Added: Over a year ago by Centrica
Having been in recruitment for several years before taking the plunge into Diversity and Inclusion, I would often hear candidates worry about being the finished article before taking the plunge into a new career or going for that next step up in the corporate ladder, for reasons such as:
“I’m not qualified enough”, “I’ve only been in this role X number of years”, or “I’ve got 3 of 5 skills listed”, and “I’ll wait a year or two to get my skills bank up”.
I’d often tell candidates, what is the worst that can happen? You get a no, and you find out through the process where you need to up-skill – best case scenario – you will land your dream job!
Setbacks aren’t particularly fun, but in my experience, they’ve afforded me some of my best learning – pushed me to get out of my comfort zone (and my own way at times!), make bolder decisions, own them and progress. I’ve learnt over the years to have an I can attitude, even if you can’t see ‘some-one like me’ in the position you aspire towards, don’t let that put you off – who knows, you might just be the person to change that!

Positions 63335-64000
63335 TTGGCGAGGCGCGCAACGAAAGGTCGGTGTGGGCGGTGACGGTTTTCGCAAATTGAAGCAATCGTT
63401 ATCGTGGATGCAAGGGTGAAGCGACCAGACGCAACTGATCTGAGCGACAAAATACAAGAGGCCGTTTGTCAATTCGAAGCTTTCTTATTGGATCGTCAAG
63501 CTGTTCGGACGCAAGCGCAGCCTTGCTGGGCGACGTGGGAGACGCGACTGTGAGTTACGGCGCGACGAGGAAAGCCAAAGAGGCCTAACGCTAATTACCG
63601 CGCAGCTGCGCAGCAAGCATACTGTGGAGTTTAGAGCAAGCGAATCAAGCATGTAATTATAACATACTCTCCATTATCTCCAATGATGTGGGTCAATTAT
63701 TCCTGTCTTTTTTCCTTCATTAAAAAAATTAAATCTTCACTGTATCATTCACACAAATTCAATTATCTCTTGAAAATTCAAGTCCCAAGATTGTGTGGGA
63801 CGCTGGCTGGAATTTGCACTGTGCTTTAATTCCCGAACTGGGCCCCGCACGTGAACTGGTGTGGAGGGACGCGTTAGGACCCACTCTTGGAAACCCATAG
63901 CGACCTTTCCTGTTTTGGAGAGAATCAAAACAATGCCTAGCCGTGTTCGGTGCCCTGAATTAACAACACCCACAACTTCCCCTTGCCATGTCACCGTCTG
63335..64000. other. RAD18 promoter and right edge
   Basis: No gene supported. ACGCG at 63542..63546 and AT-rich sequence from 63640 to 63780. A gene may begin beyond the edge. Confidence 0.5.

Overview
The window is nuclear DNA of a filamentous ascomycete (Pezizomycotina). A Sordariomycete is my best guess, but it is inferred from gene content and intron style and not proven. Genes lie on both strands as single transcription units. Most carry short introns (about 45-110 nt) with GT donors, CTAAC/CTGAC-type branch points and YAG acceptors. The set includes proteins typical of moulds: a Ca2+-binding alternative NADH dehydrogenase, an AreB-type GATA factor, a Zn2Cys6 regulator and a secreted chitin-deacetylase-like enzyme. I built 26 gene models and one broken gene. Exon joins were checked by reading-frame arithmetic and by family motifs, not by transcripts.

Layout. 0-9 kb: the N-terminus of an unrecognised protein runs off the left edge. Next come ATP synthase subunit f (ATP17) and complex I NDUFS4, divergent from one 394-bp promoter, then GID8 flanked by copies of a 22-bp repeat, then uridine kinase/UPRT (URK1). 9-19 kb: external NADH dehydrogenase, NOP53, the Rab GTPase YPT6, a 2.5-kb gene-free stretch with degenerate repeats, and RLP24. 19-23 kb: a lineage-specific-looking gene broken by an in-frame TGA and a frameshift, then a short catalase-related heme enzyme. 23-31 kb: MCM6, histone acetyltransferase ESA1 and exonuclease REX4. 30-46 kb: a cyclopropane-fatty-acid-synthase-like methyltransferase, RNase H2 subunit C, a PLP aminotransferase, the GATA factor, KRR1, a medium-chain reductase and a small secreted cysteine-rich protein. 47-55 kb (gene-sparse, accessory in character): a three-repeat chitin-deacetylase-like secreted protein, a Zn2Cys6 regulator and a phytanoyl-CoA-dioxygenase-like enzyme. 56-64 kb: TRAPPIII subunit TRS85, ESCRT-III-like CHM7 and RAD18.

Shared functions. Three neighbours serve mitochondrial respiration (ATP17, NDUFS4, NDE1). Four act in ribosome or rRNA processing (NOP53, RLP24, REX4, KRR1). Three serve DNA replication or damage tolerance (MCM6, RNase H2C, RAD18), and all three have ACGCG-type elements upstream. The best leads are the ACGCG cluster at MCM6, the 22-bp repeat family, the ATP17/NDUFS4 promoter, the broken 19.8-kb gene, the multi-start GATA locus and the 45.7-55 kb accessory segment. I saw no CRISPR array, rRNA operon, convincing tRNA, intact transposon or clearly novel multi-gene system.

What we often forget is we can learn, we can grow, and we can adapt! It is effortless to stay in your comfort zone and not take the risk out of fear of rejection, but in my opinion, feeling the fear and doing it anyway helps you grow and build character. Here’s some of my lived experience:
I had to work hard not to let other people’s perception define me, my potential or limit the opportunities I seek. I chose to challenge the bias and push through others gendered ideals of leadership.
Towards the end of last year, I set myself a personal challenge to own my personal and professional development. I ended the year with two mentors, and each has afforded me an alternative perspective. Here’s what I’ve learnt so far:
Occasions like IWD and other inclusion days are an opportunity to reflect on the progress made and still to be made to reach gender parity. I am pleased to see organisations challenging themselves to truly represent society and make access to opportunities fairer for everyone, and fellow colleagues challenging themselves and others to push for progress.